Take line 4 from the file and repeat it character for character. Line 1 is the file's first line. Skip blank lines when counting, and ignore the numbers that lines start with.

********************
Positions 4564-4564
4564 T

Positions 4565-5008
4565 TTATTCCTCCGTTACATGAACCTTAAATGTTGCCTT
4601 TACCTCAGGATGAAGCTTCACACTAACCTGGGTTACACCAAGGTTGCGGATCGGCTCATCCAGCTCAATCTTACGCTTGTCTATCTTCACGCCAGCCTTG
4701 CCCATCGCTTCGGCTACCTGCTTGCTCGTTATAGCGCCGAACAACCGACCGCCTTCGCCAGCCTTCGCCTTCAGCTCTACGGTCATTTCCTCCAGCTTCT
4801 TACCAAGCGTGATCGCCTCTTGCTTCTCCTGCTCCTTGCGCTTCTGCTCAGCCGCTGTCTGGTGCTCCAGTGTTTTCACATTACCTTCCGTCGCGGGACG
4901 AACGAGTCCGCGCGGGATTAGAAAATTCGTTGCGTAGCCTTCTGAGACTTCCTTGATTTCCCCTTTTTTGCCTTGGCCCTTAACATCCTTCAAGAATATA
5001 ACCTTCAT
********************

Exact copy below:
4565 TTATTCCTCCGTTACATGAACCTTAAATGTTGCCTT